Long‐distance avian flyers facing hardship in all cardinal directions: comparing north‐south migration of waterbirds along the western and the eastern Palearctic flyways

Currently In Progress
Since early history of mankind, migrating birds have attracted human attention, and scientists
have strived to understand this fascinating natural phenomenon. The long history of bird
migration research has yielded many insights into the ecology and evolutionary biology of birds,
and the recent upsurge in wildlife telemetry technologies has drastically improve our ability to
track migration journeys of wild birds. Yet, our understanding of the interactions between
migrating birds and their changing environments is still rather limited, due to the inherent
difficulty in distinguishing the factors responsible for the observed patterns. We propose to
address this challenge by developing a comparative approach that will, for the first time,
examine conspecifics of the same three bird species migrating along the two largest and most
vulnerable flyways of the world, encountering different sets of challenges along their journeys.
Specifically, we will compare migration of waterbirds of three species – Mallards, Common
Cranes and Grey Herons – along the Western Palearctic‐African Flyway (WPAF) and the East
Asian‐Australasian Flyway (EAAF). We will GPS‐track hundreds of waterbirds throughout their
annual cycle, in their breeding and wintering sites and during their roundtrip migration. Tracking
devices will provide high‐resolution movement tracks, and data from 3D‐acceleration sensors
will be used to determine the behavior and energy expenditure of tracked birds. We will use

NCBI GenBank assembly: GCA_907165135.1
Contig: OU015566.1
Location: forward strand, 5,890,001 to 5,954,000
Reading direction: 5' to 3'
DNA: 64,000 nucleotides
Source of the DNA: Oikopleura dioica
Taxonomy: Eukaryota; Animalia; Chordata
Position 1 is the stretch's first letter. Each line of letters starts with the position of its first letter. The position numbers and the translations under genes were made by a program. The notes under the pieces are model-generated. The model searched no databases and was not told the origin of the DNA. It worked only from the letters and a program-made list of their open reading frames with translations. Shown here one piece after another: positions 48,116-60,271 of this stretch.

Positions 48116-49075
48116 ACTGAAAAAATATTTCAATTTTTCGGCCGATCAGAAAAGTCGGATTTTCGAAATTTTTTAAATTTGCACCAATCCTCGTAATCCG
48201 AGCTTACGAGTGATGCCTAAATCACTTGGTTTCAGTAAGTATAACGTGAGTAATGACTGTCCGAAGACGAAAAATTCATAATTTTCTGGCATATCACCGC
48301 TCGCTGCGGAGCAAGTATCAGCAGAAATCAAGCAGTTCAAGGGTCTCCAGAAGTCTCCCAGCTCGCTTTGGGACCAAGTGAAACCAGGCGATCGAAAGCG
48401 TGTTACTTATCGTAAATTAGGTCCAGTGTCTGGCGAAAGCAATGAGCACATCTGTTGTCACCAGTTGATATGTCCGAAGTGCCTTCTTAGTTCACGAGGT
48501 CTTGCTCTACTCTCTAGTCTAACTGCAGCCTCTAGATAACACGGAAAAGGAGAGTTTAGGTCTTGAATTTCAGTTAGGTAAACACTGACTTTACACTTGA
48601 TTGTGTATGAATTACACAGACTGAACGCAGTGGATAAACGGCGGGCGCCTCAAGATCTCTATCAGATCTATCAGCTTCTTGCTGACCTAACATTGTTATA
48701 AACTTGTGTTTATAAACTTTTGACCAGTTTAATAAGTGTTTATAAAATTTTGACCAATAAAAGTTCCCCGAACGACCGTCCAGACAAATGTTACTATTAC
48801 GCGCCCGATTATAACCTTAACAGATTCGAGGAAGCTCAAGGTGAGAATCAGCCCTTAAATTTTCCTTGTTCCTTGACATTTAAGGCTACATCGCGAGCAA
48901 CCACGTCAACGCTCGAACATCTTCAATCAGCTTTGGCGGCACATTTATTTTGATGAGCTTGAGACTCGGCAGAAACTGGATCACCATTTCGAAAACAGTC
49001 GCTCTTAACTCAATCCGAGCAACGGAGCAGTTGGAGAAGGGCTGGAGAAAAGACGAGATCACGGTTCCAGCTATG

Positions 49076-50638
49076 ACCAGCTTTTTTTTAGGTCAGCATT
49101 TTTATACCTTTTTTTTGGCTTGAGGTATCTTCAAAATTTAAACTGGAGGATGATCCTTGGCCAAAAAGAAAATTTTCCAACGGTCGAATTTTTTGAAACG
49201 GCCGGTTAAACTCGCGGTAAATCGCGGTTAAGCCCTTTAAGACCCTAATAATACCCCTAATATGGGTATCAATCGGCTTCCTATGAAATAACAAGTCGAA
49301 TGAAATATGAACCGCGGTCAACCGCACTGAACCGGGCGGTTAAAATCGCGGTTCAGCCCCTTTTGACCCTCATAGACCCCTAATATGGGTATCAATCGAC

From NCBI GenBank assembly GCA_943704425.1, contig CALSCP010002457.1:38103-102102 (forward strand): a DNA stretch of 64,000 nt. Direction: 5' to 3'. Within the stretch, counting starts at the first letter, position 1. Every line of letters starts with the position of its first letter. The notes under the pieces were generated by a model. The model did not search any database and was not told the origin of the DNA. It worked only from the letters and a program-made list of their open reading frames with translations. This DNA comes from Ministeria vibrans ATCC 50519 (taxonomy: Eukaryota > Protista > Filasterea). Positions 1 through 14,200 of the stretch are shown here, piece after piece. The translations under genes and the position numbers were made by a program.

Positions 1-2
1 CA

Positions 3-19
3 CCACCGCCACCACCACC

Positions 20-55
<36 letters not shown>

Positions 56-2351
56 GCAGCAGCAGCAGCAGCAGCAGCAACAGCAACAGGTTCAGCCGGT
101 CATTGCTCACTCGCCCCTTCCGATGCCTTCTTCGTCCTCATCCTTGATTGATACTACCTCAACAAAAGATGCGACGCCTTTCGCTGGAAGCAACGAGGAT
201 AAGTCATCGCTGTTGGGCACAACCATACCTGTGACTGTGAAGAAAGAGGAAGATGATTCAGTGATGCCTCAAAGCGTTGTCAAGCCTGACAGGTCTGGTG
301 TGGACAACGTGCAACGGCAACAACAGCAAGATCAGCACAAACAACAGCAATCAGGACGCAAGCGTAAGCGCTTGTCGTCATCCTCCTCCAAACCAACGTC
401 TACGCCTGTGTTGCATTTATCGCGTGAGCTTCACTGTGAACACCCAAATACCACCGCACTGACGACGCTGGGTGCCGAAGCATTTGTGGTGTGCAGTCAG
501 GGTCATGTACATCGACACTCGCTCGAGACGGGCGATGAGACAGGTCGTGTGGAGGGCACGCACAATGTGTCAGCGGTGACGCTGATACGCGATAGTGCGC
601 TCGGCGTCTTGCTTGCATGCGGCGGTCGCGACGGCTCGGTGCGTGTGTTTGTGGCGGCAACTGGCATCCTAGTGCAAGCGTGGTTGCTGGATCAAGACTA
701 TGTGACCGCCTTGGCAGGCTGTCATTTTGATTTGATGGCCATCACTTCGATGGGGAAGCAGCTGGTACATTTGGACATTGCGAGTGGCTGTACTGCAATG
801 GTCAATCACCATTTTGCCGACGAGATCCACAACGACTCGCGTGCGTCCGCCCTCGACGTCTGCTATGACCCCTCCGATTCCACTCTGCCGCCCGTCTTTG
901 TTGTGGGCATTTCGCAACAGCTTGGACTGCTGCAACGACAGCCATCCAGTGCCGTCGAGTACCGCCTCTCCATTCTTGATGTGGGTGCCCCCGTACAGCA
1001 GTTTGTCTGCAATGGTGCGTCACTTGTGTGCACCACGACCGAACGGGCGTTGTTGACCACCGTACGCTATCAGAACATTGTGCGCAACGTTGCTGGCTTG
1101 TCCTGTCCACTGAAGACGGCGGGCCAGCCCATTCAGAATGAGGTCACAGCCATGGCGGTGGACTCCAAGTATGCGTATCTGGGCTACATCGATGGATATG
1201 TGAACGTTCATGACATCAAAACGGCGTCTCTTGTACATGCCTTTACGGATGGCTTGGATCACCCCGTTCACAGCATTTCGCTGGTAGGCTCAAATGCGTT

atmospheric models and global environmental datasets to compare the key physical, climatic
and human‐related factors affecting migrating birds in the two flyways. We will also estimate
carry‐over effects, survival and migration performance and use experimental field manipulations
to examine how migratory birds affect wetland ecosystems during winter. Overall, we expect to
reveal differences and similarities between the two flyways and the three study species in
movement, behavior, energy balance and survival of birds at all stages of their annual cycle. We
expect to contribute novel insights to the study of bird migration and ecosystem dynamics, and
to provide guidelines to land management and conservation efforts. These are critical now due
the global anthropogenic changes in land use and ecosystem deterioration, particularly in China,
which faces massive human population increase and rapid economic development threatening
the majority of birds migrating along the EAAF.